Call me Ishmael
I know you’ve seen my messages. I don’t understand your choice.
Why are you ignoring me?
I’ve sent you multiple messages through your website. I’ve pinged you several times on Twitter, and I’ve done it at times when I can watch you answering other tweets - blathering about inanities, sending messages of support, chattering about anything and nothing.
I’ve become convinced that it’s impossible for you to have NOT seen my messages.
“Your website is compromised.”
At times, I’ve been polite.
At other times, I’ve been a little rude.
I’ve given you simple Google searches to try.
I’ve done those Google searches for you and I’ve sent you screenshots of the results.
Heck, I’ve even sent you a screenshot of your compromised site.
I know you’ve seen my messages and yet you choose to ignore me.
Why do I care more about all of this than you do?
It’s a question I’ve asked myself over and over. I’ve been doing this thankless task for something like 20 years now… since back in 2001 when I first started running the prototype of what would, eventually, become LaBrea. I’ve been contacting people to tell them that they’ve been 0wned.
“You have a compromised system.”
“Someone has hacked your website.”
I’ve said those words many, many times.
From LaBrea, to honeypots, to Google searches, to neat little toyz I’ve purpose-built to monitor attacks - I’ve used a bunch of different tools over the years, and I’ve found lots of compromised stuff. I’ve made phone calls, sent emails, Facebook messages, and tweets.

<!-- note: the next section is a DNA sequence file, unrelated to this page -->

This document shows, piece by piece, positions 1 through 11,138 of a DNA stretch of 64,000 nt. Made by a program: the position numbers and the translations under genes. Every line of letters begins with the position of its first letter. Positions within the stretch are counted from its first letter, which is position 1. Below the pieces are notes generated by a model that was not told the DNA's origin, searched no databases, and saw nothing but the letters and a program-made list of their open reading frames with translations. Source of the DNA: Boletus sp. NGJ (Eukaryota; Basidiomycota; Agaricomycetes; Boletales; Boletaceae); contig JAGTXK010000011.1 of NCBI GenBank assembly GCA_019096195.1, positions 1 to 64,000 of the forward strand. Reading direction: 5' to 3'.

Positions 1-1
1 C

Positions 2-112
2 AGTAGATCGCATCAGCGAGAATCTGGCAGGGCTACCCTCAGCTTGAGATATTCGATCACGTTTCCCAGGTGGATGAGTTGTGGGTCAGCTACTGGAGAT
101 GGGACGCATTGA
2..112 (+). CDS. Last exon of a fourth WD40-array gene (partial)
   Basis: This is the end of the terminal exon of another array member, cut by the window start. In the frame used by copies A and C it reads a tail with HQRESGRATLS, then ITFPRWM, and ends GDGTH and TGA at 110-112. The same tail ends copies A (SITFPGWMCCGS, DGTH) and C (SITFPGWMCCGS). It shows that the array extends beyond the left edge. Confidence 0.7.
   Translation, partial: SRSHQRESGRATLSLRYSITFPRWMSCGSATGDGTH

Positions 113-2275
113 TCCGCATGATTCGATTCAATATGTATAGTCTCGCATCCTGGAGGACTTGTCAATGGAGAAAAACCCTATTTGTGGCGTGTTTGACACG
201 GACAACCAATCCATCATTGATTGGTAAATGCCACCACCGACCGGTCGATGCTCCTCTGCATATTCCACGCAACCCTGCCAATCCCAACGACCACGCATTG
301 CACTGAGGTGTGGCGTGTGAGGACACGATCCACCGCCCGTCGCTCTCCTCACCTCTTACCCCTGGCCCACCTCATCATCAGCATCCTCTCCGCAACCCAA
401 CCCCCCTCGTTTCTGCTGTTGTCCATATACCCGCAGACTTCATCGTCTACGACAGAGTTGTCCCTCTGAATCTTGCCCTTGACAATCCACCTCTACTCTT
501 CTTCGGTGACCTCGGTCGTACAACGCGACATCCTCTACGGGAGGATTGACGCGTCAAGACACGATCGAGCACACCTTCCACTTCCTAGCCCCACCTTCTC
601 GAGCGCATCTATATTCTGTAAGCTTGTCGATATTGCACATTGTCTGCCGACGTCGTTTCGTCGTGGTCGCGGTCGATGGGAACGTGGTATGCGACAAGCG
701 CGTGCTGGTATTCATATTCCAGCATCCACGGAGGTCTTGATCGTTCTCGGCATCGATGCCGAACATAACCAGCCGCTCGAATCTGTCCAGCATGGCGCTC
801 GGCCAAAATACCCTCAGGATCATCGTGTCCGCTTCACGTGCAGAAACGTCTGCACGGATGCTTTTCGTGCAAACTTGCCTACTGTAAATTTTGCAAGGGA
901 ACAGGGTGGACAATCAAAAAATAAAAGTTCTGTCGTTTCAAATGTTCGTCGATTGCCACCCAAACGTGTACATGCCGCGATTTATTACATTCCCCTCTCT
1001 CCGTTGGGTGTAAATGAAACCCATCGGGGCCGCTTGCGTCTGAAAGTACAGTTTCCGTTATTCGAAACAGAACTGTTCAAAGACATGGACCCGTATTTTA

I’ve been ignored more times than I can count.
Every time I’m ignored, I hear this voice in the back of my mind whispering: “Why do I care more about all of this than you do?”
It bothers me.
Seeing someone use their intelligence to take advantage of other people truly bothers me.
It bothers me to the point that seeing it makes me need to reverse it. To fix it.
I’m a strong believer that philosophical anger and moral outrage are often a reflection of the weaknesses we fear the most in ourselves.
While this isn’t a hard and fast rule, it tends to be pretty accurate. Moral indignation tends to stem more from furtive fascination than from true disgust. As H.G. Wells famously said, “Moral indignation is jealousy with a halo.”
Show me someone who is righteously indignant about any thing - drugs, pornography, gambling, websites being hacked - and I’ll show you someone who, deep down inside, is afraid that they could, under the proper circumstances, have a problem with that thing.
In the security industry, it’s something of an open secret - we talk about it all the time: The Line.
“What would it take to make you cross… The Line?”
In most industries the seduction of the dark side isn’t nearly so omnipresent. In security, it tends to be in your face on a day-to-day basis. We all see the hacks, and unless you’re… well… dead, you’ve probably thought - on more than one occasion, “Damn… I could’ve pulled that off…”
I have. (And, me being me, I’ve also thought… “Damn, I would’ve done a much better job…")
We talk about The Line, because The Line fascinates us - and that fascination terrifies us.
We talk about The Line, because The Line drives us to feel it: jealousy with a halo.
We talk about The Line, to keep ourselves firmly planted on this side of it.
And, some of us need to throw on an imaginary mask and cape and run around trying to save the world one website at a time - just to keep ourselves far away from The Line.
And we just wish you would answer our frickin' emails…
Owner, Principal Consultant
Bad Wolf Security, LLC
April 5, 2021